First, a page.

When someone is told to "bring a plate" to a picnic in Australia, does it literally mean just bring a plate? Or should they be bringing something else as well?
The term "bring a plate" means that you bring some food along to the gathering to share with everyone. It doesn't have to be on a plate, it can be any dish - and in general it's food that is ready to eat straight away.
No. You do not want to turn up with just a plate - ie a piece of crockery.
Bring a plate is to bring a plate of food that can be eaten from said plate. This can be either a sweet food such as pikelets or chocolate crackles; or savoury, such as triangle sandwiches, potato salad etc.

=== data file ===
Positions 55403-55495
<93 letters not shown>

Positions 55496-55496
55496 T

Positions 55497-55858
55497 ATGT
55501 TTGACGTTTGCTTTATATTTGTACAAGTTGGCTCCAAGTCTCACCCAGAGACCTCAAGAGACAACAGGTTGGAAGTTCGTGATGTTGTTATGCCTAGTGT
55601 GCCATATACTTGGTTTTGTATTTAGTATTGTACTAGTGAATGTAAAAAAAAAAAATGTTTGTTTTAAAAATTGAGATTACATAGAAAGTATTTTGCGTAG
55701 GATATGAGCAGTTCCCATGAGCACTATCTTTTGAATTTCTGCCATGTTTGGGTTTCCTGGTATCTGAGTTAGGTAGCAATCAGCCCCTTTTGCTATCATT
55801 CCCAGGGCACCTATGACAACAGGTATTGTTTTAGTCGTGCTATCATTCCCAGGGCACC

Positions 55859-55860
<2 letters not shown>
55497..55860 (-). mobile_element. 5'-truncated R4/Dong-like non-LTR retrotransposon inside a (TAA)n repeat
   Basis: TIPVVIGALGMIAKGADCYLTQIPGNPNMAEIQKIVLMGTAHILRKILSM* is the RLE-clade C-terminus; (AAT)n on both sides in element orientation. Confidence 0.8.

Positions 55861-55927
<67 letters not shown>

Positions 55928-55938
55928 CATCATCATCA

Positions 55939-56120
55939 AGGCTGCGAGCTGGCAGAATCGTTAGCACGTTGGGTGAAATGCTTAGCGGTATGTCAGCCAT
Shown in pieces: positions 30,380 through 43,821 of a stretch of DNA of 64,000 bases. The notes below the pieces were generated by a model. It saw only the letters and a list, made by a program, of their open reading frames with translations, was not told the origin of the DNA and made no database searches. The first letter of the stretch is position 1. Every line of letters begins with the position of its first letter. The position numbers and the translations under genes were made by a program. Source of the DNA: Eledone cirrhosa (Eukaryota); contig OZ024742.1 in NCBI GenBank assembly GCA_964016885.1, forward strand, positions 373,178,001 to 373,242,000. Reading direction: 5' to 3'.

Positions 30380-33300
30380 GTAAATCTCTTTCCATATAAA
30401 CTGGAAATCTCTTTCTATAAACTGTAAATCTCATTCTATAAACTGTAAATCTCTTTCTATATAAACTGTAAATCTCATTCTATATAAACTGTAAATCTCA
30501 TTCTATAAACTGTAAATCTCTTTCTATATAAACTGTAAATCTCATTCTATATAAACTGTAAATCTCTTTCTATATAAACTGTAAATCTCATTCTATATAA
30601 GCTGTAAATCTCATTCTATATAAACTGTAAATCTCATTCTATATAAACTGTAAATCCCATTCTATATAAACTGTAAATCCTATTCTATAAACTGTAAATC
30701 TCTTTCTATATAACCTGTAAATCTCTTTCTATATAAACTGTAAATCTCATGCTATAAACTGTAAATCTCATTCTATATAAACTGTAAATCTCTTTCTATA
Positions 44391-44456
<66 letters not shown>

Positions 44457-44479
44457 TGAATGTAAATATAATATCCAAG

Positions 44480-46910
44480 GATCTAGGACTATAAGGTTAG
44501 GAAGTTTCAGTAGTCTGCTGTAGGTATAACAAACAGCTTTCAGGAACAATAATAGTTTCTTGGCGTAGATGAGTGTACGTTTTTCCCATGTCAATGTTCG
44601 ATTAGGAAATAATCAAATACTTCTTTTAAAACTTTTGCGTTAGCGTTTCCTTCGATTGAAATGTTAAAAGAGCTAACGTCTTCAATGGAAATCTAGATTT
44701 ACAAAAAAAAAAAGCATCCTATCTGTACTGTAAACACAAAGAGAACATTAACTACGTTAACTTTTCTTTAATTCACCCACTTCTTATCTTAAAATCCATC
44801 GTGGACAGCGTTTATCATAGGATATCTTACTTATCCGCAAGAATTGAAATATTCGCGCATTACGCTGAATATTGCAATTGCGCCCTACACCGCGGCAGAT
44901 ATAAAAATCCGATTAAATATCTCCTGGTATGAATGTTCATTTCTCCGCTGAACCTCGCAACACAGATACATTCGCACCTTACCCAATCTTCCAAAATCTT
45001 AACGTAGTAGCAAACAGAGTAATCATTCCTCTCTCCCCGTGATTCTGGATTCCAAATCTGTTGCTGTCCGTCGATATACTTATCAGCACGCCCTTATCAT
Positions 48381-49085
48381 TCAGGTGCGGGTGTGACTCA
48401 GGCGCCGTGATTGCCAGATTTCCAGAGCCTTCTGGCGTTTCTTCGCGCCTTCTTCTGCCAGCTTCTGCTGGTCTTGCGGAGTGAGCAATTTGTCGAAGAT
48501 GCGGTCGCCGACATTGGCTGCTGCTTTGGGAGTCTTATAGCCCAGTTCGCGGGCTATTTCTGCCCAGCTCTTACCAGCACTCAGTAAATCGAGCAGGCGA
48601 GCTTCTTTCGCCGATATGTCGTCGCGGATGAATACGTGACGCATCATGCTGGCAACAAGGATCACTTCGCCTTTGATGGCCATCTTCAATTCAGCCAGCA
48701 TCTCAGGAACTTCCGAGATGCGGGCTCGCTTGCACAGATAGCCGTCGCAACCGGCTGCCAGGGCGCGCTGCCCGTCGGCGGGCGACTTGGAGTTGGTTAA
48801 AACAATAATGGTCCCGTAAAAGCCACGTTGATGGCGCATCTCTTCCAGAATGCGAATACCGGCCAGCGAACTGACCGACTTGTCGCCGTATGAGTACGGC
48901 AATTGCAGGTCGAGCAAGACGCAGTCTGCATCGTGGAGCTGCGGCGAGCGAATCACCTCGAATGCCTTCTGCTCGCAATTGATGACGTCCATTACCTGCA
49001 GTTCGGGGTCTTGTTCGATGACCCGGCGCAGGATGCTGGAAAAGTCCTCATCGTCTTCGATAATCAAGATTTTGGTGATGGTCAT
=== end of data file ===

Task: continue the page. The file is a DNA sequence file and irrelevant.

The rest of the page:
Less common is to bring a large dish, such as quiche or salad that needs a bowl rather than a plate, and even less common is to bring something that would serve as an entire course, ie roast lamb with vegetables. Not entirely unknown, just less common.
As a meme, bring a plate arose as western social gatherings in Australia traditionally revolve around cartons of beer and meat being cooked on a barbecue with the occasional salad. Bringing a plate added some involvement for the womenfolk, and the food kept the kids from going hungry - allowing the men longer time to keep drinking. :-)
This is an example of synecdoche, a figure of speech which uses part of a thing to mean the thing itself. In this case the word plate (or, in other locales, the dish) means a plate of food.
Synecdoche is used frequently in English. This is equally true of other languages. That can create a challenge when learning a new language, because it is not easy to imagine all the ways a word might stand for a part of something else.